The Speed of Sound: Hollywood and the Talkie Revolution 1926-1930 (Google eBook)

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Simon and Schuster, Mar 13, 1997 - Performing Arts - 416 pages
4 Reviews
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Review: The Speed of Sound: Hollywood and the Talkie Revolution 1926-1930

User Review  - Sean O'Hara - Goodreads

A thrilling tale of format wars, patent trolls and short-sighted executives -- in 1920s Hollywood. Read full review

Review: The Speed of Sound: Hollywood and the Talkie Revolution 1926-1930

User Review  - David - Goodreads

1927 brought us great silent films like Wings, The General, Metropolis, 7th Heaven and Sunrise. It also brought us the sensation that was The Jazz Singer and for the next 3 years everyone in movies ... Read full review

Contents

Section 1
25
Section 2
38
Section 3
56
Section 4
75
Section 5
85
Section 6
96
Section 7
111
Section 8
122
Section 11
200
Section 12
220
Section 13
241
Section 14
272
Section 15
284
Section 16
298
Section 17
313
Section 18
347

Section 9
143
Section 10
187
Section 19
368
Copyright

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Page 6 - The film studio of today is really the palace of the sixteenth century. There one sees what Shakespeare saw: the absolute power of the tyrant, the courtiers, the flatterers, the jesters, the cunningly ambitious intriguers. There are fantastically beautiful women, there are incompetent favorites. There are great men who are suddenly disgraced. There is the most insane extravagance, and unexpected parsimony over a few pence. There is enormous splendor, which is a sham; and also horrible squalor hidden...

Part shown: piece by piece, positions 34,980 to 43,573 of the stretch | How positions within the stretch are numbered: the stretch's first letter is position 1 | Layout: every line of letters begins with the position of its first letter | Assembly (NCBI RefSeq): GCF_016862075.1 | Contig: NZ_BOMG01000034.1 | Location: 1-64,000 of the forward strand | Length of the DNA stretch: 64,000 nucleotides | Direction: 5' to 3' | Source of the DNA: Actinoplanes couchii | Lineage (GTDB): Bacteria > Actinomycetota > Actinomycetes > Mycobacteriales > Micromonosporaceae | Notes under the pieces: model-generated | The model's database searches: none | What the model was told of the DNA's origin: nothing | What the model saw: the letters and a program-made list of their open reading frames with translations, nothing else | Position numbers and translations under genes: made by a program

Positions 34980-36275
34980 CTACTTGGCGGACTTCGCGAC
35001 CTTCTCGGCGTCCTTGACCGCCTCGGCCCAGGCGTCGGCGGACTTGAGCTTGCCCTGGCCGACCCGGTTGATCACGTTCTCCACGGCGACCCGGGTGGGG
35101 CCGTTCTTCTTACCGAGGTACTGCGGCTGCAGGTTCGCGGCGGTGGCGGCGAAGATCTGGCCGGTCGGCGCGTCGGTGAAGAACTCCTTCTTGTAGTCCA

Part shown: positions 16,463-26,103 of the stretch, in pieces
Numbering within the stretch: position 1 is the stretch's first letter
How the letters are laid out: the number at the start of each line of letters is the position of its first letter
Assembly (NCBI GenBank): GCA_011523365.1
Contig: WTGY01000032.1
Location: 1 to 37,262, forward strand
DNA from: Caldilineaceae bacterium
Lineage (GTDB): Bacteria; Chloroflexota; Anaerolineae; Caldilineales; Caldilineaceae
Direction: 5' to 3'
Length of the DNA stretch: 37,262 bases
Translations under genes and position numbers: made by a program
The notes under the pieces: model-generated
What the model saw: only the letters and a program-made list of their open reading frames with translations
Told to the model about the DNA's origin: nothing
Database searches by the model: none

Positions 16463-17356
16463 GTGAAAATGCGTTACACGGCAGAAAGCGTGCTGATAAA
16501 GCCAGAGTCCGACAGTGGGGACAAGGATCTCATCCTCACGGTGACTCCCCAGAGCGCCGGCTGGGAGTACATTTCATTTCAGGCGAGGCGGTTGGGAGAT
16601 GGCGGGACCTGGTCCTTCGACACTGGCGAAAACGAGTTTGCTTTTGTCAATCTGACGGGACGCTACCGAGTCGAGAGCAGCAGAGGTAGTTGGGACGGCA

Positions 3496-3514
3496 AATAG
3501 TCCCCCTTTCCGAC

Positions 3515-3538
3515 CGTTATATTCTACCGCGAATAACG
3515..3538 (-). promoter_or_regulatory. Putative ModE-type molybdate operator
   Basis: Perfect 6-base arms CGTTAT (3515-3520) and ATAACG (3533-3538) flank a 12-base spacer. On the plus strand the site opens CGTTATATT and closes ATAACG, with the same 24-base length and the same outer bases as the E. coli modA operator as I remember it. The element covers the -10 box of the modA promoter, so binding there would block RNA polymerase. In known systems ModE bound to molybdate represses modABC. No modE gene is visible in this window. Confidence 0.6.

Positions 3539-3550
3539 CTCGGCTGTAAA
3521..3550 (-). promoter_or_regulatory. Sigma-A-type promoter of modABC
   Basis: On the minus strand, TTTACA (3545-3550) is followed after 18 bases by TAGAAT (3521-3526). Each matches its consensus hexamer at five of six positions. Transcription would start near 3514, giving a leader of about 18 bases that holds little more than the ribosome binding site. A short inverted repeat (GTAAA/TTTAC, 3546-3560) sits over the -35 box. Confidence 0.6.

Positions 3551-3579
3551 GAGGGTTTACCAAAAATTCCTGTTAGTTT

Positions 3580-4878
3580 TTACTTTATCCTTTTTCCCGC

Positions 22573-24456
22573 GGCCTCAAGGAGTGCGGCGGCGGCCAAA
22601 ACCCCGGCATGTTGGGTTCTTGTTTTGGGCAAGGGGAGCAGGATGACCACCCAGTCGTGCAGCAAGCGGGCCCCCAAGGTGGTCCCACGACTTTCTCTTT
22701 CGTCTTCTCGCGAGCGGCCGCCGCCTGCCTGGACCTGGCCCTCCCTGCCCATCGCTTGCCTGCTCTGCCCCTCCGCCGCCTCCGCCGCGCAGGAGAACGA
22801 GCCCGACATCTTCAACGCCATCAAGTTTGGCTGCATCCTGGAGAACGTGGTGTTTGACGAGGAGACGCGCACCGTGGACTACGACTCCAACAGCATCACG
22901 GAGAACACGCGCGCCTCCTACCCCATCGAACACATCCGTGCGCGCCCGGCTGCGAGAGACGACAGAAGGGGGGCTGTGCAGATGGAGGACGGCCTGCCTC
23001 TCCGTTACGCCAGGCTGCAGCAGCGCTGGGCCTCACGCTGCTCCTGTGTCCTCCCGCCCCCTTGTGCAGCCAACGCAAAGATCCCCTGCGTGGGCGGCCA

Page 6 - There is enormous splendor, which is a sham; and also horrible squalor hidden behind the scenery. There are vast schemes, abandoned because of some caprice. There are secrets which everybody knows and no one speaks of. There are even two or three honest advisers. These are the court fools, who speak the deepest wisdom in puns, lest they should be taken seriously. They grimace, and tear their hair privately, and weep.
Page 10 - Mama, darlin', if I'ma success in this show, well, we're gonna move from here. Oh yes, we're gonna move up in the Bronx. A lot of nice green grass up there and a whole lot of people you know. There's the Ginsbergs, the Guttenbergs, and the Goldbergs.
Page 10 - I'ma success in this show, well, we're gonna move from here. Oh yes, we're gonna move up in the Bronx. A lot of nice green grass up there and a whole lot of people you know. There's the Ginsbergs, the Guttenbergs, and the Goldbergs. Oh, a whole lotta Bergs, I don't know 'em all. "And I'm gonna buy you a nice black silk dress, Mama. You see Mrs. Friedman, the butcher's wife, she'll be jealous of you . . . Yes, she will.

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About the author (1997)

Scott Eyman has written eleven books, including biographies of Hollywood legends such as John Wayne (a New York Times bestseller), Ernst Lubitsch, Cecil B. DeMille, and Louis B. Mayer. He also collaborated with Robert Wagner on two books. He has written for The New York Times, The Washington Post, and The Wall Street Journal. He was formerly books editor of The Palm Beach Post. He lives with his wife, Lynn, in West Palm Beach. Visit him at ScottEyman.com.

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